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Hydrometallurgy xxx (2015) xxx–xxx

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Hydrometallurgy

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Recovery of high value copper and zinc oxide powder from waste brass pickle liquor by
solvent extraction
Manish Kumar Sinha a,b, Sushanta Kumar Sahu a,⁎, Swati Pramanik a, Lal Bahadur Prasad b, Banshi Dhar Pandey a
a
Metal Extraction and Forming Division, CSIR-National Metallurgical Laboratory, Jamshedpur 831007, India
b
Department of Chemistry, Banaras Hindu University, Varanasi 221005, India

a r t i c l e i n f o a b s t r a c t

Article history: Solvent extraction of Cu and Zn from spent brass pickle liquor has been carried out using LIX 984N as an
Received 23 May 2015 extractant. Very high difference in ΔpH1/2 value for the two metals during the extraction indicates the ease of
Received in revised form 14 August 2015 separating them under the appropriate conditions. Based on the bench scale results, metals were separated in
Accepted 15 September 2015
a continuous mode using a laboratory scale mixer settler unit from the spent brass pickling solution containing
Available online xxxx
35 kg/m3 Cu, 30 kg/m3 Zn, 1.5 kg/m3 Fe, 0.75 kg/m3 Cr, 0.03 kg/m3 Ni and 70 kg/m3 H2SO4 with 30% LIX 984N
Keywords:
in kerosene. High copper extraction (99.9%) at the phase ratio (O/A) of 2/1 was obtained at the equilibrium pH
LIX 984N of 2.5 in a two-stage counter-current extraction process, leaving behind Zn, Cr and Ni in the raffinate. Zinc
Brass pickle solution from the chromium free solution was then quantitatively extracted in three counter-current extraction stages
Counter-current extraction at pH 5.5 and O/A = 2/1 with negligible co-extraction of nickel. From the respective loaded organic phases,
Hydrothermal synthesis copper and zinc were completely stripped off using 150 kg/m3 H2SO4. The stripped solutions of Cu and Zn
Cu powder were utilized for the synthesis of high pure Cu metal powder and ZnO particles by the hydrothermal
ZnO powder reduction/precipitation processes. Copper powder was synthesised in an autoclave at 20 bar H2 pressure and
423 K in 2 h. On the other hand ZnO powder (4 bar) was prepared from zinc striped solution at pH 12 in an
autoclave under autogenous pressure at 423 K in 2 h. The purity and morphology of the as-prepared powders
were determined by chemical analysis, XRD and SEM-EDS studies.
© 2015 Elsevier B.V. All rights reserved.

1. Introduction from the waste streams (Silva et al., 2005). Thus the processing of
brass pickle liquor by hydrometallurgical route will definitely provide
Industrial wastes generated in metallic industries are generally economic benefits in terms of recovery of value added products of cop-
laden with heavy metals. Brass pickle liquor is also a kind of industrial per and zinc and mitigate the pollution problem arsing due to conven-
waste generated during cleaning of the brass surface which tends to tional disposal of waste brass pickle liquor.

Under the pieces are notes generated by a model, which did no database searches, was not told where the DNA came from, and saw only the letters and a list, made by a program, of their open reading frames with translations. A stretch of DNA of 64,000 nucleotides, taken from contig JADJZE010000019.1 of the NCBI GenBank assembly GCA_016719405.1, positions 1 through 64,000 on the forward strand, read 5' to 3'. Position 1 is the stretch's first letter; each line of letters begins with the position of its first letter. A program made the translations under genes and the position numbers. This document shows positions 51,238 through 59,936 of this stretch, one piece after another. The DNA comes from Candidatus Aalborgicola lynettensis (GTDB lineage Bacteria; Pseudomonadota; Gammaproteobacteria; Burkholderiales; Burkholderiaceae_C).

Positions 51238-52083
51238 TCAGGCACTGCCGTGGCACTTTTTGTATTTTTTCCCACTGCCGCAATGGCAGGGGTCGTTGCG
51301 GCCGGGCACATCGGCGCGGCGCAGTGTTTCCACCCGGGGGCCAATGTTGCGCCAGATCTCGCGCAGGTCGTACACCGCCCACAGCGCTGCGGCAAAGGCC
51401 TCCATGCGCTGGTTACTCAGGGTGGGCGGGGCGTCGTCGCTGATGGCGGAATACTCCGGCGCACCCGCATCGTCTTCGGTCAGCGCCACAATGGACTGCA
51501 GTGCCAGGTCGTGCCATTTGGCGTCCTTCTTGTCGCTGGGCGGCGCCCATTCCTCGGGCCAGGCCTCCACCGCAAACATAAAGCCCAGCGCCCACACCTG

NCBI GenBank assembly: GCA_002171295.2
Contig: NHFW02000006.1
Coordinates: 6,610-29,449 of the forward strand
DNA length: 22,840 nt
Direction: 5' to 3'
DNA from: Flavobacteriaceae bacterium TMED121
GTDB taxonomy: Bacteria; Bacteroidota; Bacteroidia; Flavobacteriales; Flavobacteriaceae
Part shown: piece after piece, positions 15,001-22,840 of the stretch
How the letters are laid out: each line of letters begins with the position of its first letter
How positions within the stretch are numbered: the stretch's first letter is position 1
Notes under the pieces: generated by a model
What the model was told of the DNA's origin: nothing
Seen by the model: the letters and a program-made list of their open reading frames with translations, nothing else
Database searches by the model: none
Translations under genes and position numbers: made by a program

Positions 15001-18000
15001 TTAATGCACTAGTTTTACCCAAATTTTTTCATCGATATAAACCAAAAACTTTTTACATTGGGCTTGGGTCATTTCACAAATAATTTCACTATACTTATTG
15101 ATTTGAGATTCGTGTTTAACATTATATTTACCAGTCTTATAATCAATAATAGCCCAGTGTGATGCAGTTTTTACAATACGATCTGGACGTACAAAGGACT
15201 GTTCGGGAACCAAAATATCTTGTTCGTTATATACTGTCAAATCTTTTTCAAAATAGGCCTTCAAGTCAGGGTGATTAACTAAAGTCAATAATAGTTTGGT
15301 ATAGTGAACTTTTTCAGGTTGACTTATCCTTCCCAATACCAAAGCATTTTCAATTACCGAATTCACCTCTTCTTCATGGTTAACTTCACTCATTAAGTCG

build up a black coating by prolonged exposure to the air. The cleaning A number of studies have been reported on the recovery of heavy
process involves removal of the oxide layer by dipping the material in metals from various waste/secondary resources such as pickle liquors,
dilute sulphuric acid bath, which is usually reused quite a few times spent electrolytes, industrial effluents, and brass ash leach liquor.
before its disposal as a waste. As a result the solution is loaded up (Sinha et al., 2014; Meshram et al., 2013; Nathsarma, 2002). In all
with pollutant material such as chromium and high concentration of these studies solvent extraction plays a major role in producing high
copper and zinc. Due to its environmentally hazardous and acidic nature pure precursor solution which is used for making high value products
it cannot be disposed off without pretreatment. The general treatment of the heavy metals viz., metal powders, metal oxide powders or salts.
of this kind of liquid effluent includes the neutralization by lime. Recovery of base metals from copper smelter slag by oxidizing leaching
However, this process requires a large amount of alkali/lime resulting and solvent extraction has been reported by Banza et al. (2002). In this
in the loss of metal values as well. For the disposal of such industrial study copper from the leach solution was recovered by solvent extrac-
wastes, alternate options are increasingly being applied which involves tion with LIX 984 whereas, cobalt and zinc were recovered by solvent
the recovery of the heavy metals as value added products by hydromet- extraction with D2EHPA. From the separated solutions metals by
allurgical methods in recent years. Recovery of heavy metals as valuable electrowinning or metal salts by evaporation-crystallization could be
products not only reduces the toxicity of the waste to be disposed off prepared. Sahu et al. (2008) have reported the separation of hexavalent
but also conserves natural resources in terms of resource recovery chromium and zinc from electroplating effluent by solvent extraction